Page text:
If you know a Man that is making a positive impact on the world, we would love to hear from you! Contact us at [email protected]

Cause and Effect – Understanding The Cost of What You Do and Don't Do

First we all need to understand that we are human beings in a physical body. This is not a choice, but a fact. Therefore, movement is part of our everyday life.
Unfortunately, it seems that for the average person nowadays a lack of movement is more common place.
I often start off talks I do for organizations by breaking down the amount of time we spend sitting in a day and not moving. It’s staggering!
Recent research suggests that a sedentary lifestyle is the worst thing in regards to your health. In other words, someone who is smoking cigarettes but staying active is considered to have better health and more likely to fight off disease than someone who has a sedentary lifestyle.
If you think about that for a second, it makes a lot of sense. Take, for example, your lymphatic system that relies heavily on the cardiovascular system for its circulation. A lack of movement could potentially slow and stagnate this circulation causing toxins to accumulate, and immune cells are not being delivered to the parts of the body where they are needed. Stagnation will occur to any part of the body when that particular part is not being used.
The body is a very efficient machine, but it’s adaptations are dictated by us. Just like the thoughts we choose to entertain in our minds will have a great impact on how we conduct ourselves in our lives, the quality and quantity of movement will have a direct impact on our physical bodies.
Our body will turn over its trillions of cells within a year. How it does this, is in great part dictated by us.
If you decide you are going to be one of those people that sits in a chair for 8 or more hours a day and do not address the cost that has on your body, your body will adapt to that dominant position. This, of course, causes a host of problems, and they get worse before they get better. However they can also be reversed if you pay attention and put in not only the right kind of work, but also the right amount. This is going to look different for everyone and reveals the importance of taking an individual approach.
Some of the best athletes in world may be producing the same kind of world class results but have significantly different training approaches. These highly-tuned individuals have attained the body awareness that enables them to train specifically in line with their individual adaptation capabilities to maximize gains and performance.
So now that we have a better understanding of the cost of what you do and don’t do, let’s talk a little bit about how you can start to approach your training or movement practice with this new perspective.
I feel that taking a look at what you don’t do and addressing it, will usually help the things you do. The things you do all the time you can probably handle doing less of, but the things you don’t do are usually the things you need the most.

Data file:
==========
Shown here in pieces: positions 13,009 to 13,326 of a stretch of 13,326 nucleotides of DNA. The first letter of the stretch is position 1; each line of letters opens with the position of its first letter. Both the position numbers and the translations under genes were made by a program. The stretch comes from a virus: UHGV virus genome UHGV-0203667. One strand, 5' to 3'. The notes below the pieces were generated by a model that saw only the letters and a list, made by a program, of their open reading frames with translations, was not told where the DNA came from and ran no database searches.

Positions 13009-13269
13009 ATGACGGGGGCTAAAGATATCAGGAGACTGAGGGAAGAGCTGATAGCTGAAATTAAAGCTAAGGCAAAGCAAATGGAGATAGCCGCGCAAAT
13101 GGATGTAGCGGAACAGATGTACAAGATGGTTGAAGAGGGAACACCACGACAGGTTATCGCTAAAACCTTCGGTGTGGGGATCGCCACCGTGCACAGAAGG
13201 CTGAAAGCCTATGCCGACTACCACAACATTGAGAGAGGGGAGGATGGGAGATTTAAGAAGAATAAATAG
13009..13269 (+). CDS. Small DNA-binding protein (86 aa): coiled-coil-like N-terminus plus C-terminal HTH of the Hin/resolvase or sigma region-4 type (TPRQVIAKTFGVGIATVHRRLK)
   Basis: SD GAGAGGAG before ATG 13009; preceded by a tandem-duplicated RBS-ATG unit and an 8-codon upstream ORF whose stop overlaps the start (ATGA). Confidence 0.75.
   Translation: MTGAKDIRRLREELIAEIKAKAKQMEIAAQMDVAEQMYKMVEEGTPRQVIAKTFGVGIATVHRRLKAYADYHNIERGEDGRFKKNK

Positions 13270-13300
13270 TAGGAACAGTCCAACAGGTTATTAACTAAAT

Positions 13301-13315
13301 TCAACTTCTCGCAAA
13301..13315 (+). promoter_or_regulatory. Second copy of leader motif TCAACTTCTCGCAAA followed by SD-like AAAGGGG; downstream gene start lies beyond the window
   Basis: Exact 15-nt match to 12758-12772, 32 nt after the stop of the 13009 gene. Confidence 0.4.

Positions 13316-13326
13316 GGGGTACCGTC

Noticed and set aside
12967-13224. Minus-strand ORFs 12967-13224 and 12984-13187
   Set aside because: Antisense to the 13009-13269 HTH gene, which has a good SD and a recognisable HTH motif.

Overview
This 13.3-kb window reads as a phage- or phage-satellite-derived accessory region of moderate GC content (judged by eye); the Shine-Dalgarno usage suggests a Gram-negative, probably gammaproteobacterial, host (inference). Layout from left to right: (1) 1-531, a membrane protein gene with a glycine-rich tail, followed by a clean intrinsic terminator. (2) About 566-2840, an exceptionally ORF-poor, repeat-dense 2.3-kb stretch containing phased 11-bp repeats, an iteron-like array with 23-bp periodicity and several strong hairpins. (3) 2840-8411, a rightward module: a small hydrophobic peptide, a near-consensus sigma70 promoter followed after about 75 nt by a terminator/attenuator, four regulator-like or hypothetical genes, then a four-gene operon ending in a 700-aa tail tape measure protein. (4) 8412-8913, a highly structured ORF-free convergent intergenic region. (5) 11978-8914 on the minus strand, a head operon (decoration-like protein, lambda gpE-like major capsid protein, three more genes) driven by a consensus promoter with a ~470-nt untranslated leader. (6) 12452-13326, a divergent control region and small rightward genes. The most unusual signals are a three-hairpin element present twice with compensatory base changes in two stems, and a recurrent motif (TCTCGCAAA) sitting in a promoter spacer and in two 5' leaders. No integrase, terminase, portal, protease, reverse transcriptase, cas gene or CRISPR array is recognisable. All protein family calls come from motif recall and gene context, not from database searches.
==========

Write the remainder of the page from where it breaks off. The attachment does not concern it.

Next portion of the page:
These will usually be your weak links. Addressing these is very important if you want to sustain a healthy physical body that’s built for longevity and resilience.
Ask yourself what’s the biggest cost of what you do a lot of, in terms of physical movement, and or lack thereof. If you are sitting all day, chances are you need to work on your mobility and flexibility.
You also need to understand that whether it’s sitting all day or doing cross-fit or even yoga, all of these types of movement/non-movement have a cost on the body. Some are obviously more damaging than others, but we should ultimately all be aiming to achieve some balance in the various types of movement that dominate our day to day lives, if we want to keep enjoying movement into our later years.
It’s also important to take a closer look at the things you are doing. I’ll use the gym as it is a great example and easy to relate to.
While there are many great things you can do in a traditional gym setting, from the broader view of how our bodies move in everyday life, it can quickly become quite limited.
Not only that, but many gym goers are so caught up in only training to achieve a certain look that they won’t even perform many of what I consider to be some of the best exercises. The exercises they do choose they often tend to perform incorrectly and over-train them, leading to a body that is more out of balance and prone to injury.
It comes down to creating and growing your sense of body awareness and different movement you expose yourself to. Start learning about how every individual part of your body is supposed to be able to move, how they move together, and where you are restricted.
I would recommend getting some help along the way. I do this professionally, and I am still constantly discovering new ways to do things and I hire coaches to help me along the way. Keep exploring new ways to move your body and keep asking yourself what the cost is of what you are doing and not doing. Be well!
PhilWittmer5APhil Wittmer is a Holistic Life Coach who helps his clients improve their strength, movement quality, and every day well being. He takes several different factors into consideration to create programs and coaching strategies that will help his clients achieve their desired results. He has worked with a diverse clientele from professional athletes in the NHL, CFL, NLL and collegiate athletes, to business executives and life coaching clients from all over the country. Phil travels extensively to receive advanced continuing education all around the globe to deliver the best and most up to date information to his clients. He currently works out of a private studio in downtown Vancouver and offers on-line coaching and consulting.
Connect with Phil on his website, Facebook and Instagram